Click Here to download “Big Man” from Who Is This America?

Click Here to pre-order Who Is This America? from Ropadope.

Click Here to order the original (no bonus tracks) Who Is This America? 2 LP from Daptone.

Click Here for the Antibalas website.

Click Here for the Antibalas MySpace Page

Click Here for the Antibalas Facebook Fan Page

Rolling Stones – Exile On Main Street Reissue Variations

Looking through the Sunday fliers in the paper this morning I noticed that Target is going to have an exclusive CD available on Tuesday May 18th in conjunction with the widely-anticipated reissue of the Rolling Stones landmark 1972 album Exile on Main Street. In true fan-exploitative fashion there will be many versions of this release to choose from. Since I was looking into this, I thought I’d help break this down for the casual shopper.

Exile on Main Street in the new century is largely regarded as  influential in popular music as Sgt. Pepper’s or Pet Sounds. I think that the Rock/Country/Soul/Blues fusion on Exile singlehandedly created what would be known as “Americana” or “Alt.Country. According to Wikipedia, Exile quickly hit #1 on the UK Top 50 and the US Billboard charts, and charted into the Top 10 in the Hot 100 with “Tumbling Dice” and tracks like “Happy” and “Loving Cup” are regarded as standards.

I picked up a used copy of Exile on CD used many years ago. The version I have is the CBS CD pressing from the 80’s (CGK 40489) which proudly announces “2 RECORD SET ON 1 COMPACT DISC.” When the Rolling Stones Records catalog went to Virgin Records they did a remaster of Exile along with the rest of the catalog which was released in July 1994 based on Amazon’s information and came in packaging that looked like the original LP. When I heard that a reissue and remaster was forthcoming, I was interested in replacing my CBS copy. The sheer number of options is surprising, but likely caters to anyone’s needs.

Exile on Main Street (1 CD “Original Recording Remastered”) This is the one that should tide over most Rolling Stones fans. This is the original 18-track album remastered and– according to Amazon.com– is in a special jewel case which will allow it to fit in the “Remasters Box” which was missing Exile. Should be $9.99 this week.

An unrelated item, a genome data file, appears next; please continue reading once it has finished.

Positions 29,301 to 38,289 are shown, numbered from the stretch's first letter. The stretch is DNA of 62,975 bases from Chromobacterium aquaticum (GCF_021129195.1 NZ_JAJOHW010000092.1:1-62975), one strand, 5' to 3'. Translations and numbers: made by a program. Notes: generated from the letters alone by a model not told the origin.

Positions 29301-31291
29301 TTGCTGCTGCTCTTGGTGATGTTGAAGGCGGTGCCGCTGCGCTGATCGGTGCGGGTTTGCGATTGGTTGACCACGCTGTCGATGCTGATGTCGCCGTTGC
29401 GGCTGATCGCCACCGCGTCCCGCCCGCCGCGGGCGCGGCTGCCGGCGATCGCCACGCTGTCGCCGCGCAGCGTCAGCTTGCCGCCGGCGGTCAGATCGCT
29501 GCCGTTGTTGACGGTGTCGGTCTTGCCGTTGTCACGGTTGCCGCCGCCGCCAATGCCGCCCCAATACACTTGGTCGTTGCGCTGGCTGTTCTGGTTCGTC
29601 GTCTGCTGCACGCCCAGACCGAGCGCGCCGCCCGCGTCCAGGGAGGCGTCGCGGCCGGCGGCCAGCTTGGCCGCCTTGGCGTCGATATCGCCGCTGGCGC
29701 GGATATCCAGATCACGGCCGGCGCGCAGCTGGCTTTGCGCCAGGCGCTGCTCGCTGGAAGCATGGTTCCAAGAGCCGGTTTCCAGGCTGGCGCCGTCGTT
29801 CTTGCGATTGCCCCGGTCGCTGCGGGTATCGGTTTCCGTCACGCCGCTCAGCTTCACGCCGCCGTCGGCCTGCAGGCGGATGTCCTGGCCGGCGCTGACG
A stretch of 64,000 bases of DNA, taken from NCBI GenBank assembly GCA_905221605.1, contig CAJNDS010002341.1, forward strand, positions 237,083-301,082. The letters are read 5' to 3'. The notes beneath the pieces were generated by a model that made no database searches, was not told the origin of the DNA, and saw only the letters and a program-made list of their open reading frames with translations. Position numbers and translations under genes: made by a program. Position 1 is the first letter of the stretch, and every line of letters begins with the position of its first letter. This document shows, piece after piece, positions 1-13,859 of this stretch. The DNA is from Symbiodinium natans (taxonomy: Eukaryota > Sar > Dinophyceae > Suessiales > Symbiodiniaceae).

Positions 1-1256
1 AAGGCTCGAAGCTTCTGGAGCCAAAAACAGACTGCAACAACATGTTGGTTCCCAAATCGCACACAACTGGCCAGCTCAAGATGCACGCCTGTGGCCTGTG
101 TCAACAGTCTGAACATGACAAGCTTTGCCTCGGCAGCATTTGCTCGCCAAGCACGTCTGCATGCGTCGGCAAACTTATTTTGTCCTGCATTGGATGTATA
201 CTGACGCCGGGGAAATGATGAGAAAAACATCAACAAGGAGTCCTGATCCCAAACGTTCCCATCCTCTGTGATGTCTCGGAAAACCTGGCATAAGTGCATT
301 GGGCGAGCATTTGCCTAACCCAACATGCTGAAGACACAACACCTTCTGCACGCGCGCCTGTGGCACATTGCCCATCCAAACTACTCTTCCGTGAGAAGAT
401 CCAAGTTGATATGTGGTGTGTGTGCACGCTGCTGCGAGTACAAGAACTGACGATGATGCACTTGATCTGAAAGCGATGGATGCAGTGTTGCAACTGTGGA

Exile on Main Street Deluxe Edition (2 CD “Deluxe Edition, Extra Tracks, Original Recording Remastered”) This release expands the 1 CD version to include a second 10-track CD of previously-unreleased tracks that were recorded around the same time as the music on Exile. Should be $19.99 this week. Note: If you buy the Deluxe Edition from Best Buy you will get a bonus interview CD.

Exile on Main Street Super Deluxe Edition (2 CD, 1 DVD, 2LP, Hard Cover Book, Original Recording Remastered) This release expands the 2 CD Deluxe Edition to include two LP’s and a 30-minute DVD which has a documentary on Exile which includes footage from “lost” documentary Cocksucker Blues and Ladies and Gentlemen… The Rolling Stones and Stones in Exile. The Ladies and Gentlemen film was a film which “toured” movie theaters in 1974. The film was based on the Exile tour. Also included is a 50-page hardcover book. A really nice package for certain. Should be around $179.98 list price, with Amazon listing it at $139.

Exile on Main Street 2 LP (2 LP, Original Recording Remastered) This is the 2 180g vinyl LP edition of Exile on Main Street in a double-gatefold sleeve. These are the same LP’s included in the Super Deluxe Edition. Should be $34.99 or less.

Exile on Main Street Rarities Edition (1 CD Target and iTunes Exclusive) This is a Target and iTunes exclusive release. This is effectively the second CD in the Deluxe and Super Deluxe editions. Ten tracks recorded during the same time as the Exile on Main Street songs. These songs have been produced and mixed by The Glimmer Twins and Don Was especially for the Exile reissues. The Sunday Target flier says that the Rarities Edition will be available for $9.99. Target also is offering a “Limited Edition Exile on Main Street Rarities Fan Pack” which bundles the Rarities Edition with a cool teeshirt and guitar pick– all for $19.99.

The cool thing about the Target Rarities Edition is that I can pick this single disc up and buy the LP edition and I get a kind of blend of the Deluxe and Super Deluxe editions. I get the main album on LP’s and the bonus tracks on a CD.

Whichever version of Exile on Main Street you choose, it is an essential album for anyone’s collection.

Related Posts with Thumbnails